Signs of recovery in Costa Rica?

June 12, 2009

Costa Rica's Central Bank is reporting positive signs of an economic rebound.

Costa Rica's Central Bank is reporting positive signs of an economic rebound.


By Chrissie Long
Tico Times Staff

Costa Rica may be riding above the deep economic flood that’s washed over other developing countries.

Although the World Bank issued a report warning of the lasting effect the crisis will have on poorer countries, Standard & Poor’s has maintained the country’s credit ratings, saying Costa Rica’s financial outlook “remains stable.”

“Recent years of good (gross domestic product) GDP growth and prudent fiscal policy helped reduce the public sector debt burden to less than 40 percent of GDP in 2008, down from more than 50 percent in 2006,” according to the report.

Costa Rica’s Central Bank also is reporting positive signs of an economic rebound, including a moderation in the rate of economic contraction and an increase in retail sales for the first time in three months, according to a recent report by the consulting firm Aldesa. In addition, major foreign investors such as Boston Scientific and Firestone recently have undertaken actions to expand their operations in Costa Rica.

Yet, the picture isn’t as hopeful on the world stage. The World Bank issued a warning on Thursday of the lasting impact the crisis could have on developing countries.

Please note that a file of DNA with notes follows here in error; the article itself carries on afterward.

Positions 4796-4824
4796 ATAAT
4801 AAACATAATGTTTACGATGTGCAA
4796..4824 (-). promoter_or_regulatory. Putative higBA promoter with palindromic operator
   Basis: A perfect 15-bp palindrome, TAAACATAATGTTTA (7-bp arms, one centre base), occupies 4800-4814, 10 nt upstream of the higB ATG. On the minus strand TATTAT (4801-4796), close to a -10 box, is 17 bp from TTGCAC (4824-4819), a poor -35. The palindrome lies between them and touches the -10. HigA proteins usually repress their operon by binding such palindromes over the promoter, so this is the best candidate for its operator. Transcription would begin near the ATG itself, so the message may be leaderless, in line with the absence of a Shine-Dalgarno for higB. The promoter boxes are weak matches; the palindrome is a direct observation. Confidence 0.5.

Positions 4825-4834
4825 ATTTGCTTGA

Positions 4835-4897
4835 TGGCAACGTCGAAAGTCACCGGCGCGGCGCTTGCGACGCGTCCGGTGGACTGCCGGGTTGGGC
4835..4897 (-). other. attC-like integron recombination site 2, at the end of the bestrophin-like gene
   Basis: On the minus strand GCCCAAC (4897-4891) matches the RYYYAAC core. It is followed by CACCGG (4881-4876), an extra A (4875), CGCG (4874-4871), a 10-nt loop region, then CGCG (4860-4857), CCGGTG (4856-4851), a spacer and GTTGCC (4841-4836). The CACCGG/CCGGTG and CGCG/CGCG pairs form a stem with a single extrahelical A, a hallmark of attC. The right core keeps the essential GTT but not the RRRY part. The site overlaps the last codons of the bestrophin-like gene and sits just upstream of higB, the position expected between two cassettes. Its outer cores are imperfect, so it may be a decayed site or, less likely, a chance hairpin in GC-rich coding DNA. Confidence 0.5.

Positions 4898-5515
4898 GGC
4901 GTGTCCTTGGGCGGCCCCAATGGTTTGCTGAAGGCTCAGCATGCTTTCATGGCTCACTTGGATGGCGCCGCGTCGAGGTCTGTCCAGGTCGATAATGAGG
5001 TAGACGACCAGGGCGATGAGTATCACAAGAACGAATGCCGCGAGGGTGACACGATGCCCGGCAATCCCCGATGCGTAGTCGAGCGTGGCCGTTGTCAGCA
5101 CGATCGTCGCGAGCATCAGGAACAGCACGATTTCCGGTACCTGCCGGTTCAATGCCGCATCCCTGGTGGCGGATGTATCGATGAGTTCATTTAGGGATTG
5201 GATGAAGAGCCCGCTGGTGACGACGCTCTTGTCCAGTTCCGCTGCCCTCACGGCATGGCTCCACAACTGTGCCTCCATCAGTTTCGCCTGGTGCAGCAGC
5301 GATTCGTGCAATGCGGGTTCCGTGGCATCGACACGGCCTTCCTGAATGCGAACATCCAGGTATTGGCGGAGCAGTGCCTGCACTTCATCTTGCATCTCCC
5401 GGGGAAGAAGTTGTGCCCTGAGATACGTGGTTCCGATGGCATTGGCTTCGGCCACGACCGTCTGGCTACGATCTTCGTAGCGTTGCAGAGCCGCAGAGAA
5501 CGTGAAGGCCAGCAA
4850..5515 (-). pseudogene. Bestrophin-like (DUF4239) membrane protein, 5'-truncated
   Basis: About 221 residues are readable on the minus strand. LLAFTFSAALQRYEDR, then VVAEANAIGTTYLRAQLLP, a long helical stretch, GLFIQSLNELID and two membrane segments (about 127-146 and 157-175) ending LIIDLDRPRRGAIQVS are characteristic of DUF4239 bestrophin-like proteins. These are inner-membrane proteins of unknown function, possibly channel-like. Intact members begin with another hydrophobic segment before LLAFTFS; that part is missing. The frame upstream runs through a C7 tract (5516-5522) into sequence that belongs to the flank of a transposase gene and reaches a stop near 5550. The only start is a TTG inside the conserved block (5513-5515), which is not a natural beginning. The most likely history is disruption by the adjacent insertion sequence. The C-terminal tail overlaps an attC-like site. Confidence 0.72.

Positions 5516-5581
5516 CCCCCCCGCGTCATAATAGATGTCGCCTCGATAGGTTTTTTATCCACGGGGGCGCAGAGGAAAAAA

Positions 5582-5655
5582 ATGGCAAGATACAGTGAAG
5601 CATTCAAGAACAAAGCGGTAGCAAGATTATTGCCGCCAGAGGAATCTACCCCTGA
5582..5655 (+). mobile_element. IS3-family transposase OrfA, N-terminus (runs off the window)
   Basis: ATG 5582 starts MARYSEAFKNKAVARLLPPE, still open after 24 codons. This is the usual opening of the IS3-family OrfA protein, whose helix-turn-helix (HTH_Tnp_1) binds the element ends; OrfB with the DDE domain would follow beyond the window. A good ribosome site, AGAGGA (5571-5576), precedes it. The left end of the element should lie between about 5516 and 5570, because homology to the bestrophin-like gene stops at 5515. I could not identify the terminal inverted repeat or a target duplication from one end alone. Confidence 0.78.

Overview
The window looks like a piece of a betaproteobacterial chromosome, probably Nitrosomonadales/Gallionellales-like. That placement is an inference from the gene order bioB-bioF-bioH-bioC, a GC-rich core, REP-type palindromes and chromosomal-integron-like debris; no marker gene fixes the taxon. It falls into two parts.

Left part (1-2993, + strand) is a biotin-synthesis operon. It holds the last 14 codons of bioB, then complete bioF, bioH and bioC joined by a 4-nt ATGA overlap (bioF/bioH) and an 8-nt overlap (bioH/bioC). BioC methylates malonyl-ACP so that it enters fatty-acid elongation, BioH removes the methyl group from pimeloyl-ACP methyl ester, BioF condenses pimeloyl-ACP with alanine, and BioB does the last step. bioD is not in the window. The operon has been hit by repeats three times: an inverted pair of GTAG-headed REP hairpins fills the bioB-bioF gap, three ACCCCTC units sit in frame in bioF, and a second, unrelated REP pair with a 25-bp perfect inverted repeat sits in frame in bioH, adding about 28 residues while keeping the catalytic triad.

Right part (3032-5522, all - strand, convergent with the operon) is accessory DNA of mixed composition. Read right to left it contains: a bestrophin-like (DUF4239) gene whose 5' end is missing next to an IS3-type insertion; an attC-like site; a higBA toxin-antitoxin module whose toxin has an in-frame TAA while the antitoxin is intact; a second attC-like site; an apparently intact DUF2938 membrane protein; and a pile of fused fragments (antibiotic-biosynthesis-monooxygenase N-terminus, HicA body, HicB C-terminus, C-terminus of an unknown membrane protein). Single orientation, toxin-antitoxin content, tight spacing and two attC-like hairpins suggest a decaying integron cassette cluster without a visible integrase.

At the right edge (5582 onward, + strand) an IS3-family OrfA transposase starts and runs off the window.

The Washington D.C.-based organization is preparing to dole out a record amount of money in loans this year and also is monitoring the world GDP, which it expects will shrink by 3 percent (a significant increase from the 1.75 percent anticipated earlier).

“Although growth is expected to revive during the course of 2010, the pace of the recovery is uncertain and the poor in many developing countries will continue to be buffeted by the aftershocks,” said World Bank Group President Robert B. Zoellick.

He continued, “Waves of economic pain continue to hurt the developing world’s poor, who have less cushion to protect themselves. There is much more we need to do in the coming months to mobilize resources to ensure that the poor do not pay for a crisis that is not of their making.”

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